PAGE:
Making a Mark

Vorsprung durch technik has become a clich

Stability in Europe is vital for the continued success and survival.
Stability in Europe is vital for the continued success and survival.


Vorsprung durch technik, or rather progress through technology, has become a cliché when talking about German industry but it is also vital for Europe’s future

All eyes are on Germany at the moment. Europe’s biggest economy has watched its fellow members of the Eurozone systematically falter and collapse, leaving itself and France to prop up the rest.

When its leader Angela Merkel and her French counterpart Nicolas Sarkozy met to discuss the rescue of the ailing market in August, there were a few forced smiles and stern words as the pair told the world that Europe must invest in its industry to get itself out of trouble and not borrow to pay its way out.

Central to their plan to save the economies connected by the Euro currency will be the stabilising of the currency and its continued competitiveness against the US dollar and the Japanese yen.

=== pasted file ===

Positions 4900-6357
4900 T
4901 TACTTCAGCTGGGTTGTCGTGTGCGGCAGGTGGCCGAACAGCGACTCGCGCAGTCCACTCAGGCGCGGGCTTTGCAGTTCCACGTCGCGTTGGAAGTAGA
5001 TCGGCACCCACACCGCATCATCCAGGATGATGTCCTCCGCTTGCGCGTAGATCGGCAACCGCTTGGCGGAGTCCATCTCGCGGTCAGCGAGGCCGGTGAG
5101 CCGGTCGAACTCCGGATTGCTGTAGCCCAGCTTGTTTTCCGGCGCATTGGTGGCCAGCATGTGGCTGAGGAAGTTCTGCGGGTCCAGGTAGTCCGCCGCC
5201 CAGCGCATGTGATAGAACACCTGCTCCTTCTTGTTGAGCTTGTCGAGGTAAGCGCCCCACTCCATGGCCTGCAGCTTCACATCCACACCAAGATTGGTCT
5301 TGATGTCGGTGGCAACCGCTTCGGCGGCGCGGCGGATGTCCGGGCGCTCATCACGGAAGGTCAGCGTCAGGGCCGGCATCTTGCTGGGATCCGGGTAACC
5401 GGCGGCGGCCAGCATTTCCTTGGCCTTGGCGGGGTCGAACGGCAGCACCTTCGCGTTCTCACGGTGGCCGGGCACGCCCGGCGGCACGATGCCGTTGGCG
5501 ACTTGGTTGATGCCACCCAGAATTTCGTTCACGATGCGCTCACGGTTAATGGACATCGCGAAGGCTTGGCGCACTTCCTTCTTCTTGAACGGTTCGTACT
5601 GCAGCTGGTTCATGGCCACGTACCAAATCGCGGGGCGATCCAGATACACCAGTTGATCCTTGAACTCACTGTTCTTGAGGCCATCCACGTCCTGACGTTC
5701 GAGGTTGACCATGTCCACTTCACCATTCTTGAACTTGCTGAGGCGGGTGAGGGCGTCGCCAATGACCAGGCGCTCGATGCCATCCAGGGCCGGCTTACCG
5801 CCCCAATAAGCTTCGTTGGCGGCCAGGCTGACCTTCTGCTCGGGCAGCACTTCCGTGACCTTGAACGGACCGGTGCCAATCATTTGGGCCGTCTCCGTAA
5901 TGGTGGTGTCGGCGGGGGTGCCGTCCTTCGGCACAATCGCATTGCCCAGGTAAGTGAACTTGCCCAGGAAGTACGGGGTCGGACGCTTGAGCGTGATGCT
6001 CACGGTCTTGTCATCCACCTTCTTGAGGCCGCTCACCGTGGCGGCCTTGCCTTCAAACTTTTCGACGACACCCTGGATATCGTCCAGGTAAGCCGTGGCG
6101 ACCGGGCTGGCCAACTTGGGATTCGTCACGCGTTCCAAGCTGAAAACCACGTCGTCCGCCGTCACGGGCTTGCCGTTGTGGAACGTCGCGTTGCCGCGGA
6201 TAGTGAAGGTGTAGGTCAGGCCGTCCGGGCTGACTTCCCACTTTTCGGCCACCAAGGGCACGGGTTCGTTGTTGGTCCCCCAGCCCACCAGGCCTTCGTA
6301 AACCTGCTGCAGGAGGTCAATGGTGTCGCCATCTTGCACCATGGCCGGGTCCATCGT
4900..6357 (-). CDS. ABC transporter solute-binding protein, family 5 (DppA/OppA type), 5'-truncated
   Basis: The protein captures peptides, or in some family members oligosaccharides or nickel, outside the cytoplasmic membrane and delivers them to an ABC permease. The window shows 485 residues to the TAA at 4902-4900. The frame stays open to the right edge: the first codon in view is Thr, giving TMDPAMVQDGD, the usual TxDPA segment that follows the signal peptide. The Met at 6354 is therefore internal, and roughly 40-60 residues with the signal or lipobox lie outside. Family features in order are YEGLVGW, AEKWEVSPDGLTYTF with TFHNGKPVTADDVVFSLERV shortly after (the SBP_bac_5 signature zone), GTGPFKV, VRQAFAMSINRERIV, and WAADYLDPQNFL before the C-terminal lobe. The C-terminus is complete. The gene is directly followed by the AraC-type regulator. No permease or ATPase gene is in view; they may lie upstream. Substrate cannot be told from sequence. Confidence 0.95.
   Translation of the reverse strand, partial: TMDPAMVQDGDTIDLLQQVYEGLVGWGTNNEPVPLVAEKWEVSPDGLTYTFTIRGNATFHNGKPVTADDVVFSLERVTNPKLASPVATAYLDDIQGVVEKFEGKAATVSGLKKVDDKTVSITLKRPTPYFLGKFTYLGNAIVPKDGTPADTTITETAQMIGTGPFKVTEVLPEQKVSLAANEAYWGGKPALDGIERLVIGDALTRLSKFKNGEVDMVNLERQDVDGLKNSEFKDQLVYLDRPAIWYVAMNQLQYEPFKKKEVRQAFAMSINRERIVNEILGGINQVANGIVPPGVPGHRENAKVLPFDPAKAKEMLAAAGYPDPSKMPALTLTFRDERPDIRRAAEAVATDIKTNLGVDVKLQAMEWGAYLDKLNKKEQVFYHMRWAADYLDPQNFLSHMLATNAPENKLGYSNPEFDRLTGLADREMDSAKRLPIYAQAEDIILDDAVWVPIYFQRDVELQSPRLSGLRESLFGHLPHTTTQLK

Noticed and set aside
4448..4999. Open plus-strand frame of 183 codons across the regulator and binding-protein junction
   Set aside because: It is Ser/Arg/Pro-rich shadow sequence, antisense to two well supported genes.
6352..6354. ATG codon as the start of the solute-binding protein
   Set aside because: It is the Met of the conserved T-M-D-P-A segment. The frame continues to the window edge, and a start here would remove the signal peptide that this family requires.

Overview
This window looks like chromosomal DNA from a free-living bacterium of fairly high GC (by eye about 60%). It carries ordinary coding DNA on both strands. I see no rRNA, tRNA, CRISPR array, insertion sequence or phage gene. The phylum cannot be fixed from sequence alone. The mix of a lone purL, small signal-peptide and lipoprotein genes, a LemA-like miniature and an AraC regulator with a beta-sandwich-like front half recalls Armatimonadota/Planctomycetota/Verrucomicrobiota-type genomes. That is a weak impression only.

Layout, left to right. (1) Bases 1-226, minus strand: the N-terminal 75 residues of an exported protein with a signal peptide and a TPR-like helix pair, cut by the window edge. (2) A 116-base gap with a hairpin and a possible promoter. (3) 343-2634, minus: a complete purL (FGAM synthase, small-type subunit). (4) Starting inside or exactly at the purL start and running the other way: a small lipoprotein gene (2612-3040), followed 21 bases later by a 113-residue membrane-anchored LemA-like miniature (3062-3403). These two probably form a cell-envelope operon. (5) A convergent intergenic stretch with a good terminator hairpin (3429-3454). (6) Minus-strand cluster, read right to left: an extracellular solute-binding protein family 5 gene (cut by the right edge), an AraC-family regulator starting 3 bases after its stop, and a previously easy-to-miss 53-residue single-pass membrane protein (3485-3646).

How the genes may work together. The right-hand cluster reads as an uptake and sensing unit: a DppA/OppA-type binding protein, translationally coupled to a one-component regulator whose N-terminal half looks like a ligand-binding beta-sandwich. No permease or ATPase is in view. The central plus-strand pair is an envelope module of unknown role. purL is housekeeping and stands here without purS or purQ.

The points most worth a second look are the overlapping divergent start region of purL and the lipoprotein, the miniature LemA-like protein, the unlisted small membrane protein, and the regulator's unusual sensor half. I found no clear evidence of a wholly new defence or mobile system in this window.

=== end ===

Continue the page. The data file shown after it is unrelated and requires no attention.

It was no coincidence that the Euro fell against the dollar within minutes of the two leaders appearing in front of the world’s press to announce their strategy. Europe needs Germany to be able to keep on selling its goods to the world and a lot will be expected of German industry, if their plan is to succeed.

Even in the gloom of 2010, the sale of German products – machinery and vehicles among the most lucrative – were proving a success story.

By the end of the year, the construction sector was going through a miniboom, riding high on low Euro rates and demand for German technology in the emerging markets; with the Middle East featuring as one of the most important.

To a large degree this has continued into 2011 and a strong international performance meant sales of German machinery continued to rise in despite domestic demand faltering in the first six months of the year.

According to the German engineering association, VDMA, some sectors are even beginning to approach their record revenue levels of 2007/2008 again.

In 2010 the German construction equipment and building material machinery industries recorded sales of 10.6 billion euros (6.3 billion euros for the construction equipment sector and 4.3 billion euros for building materials, glass and ceramic machinery).

The VDMA estimates that “thanks to good developments in construction machines” the industry will exceed the 10% revenue growth it projected at the start of 2011. Although it’s worth pointing out that during the first half of 2011 sales in construction equipment were 38% below the record levels experienced in 2008.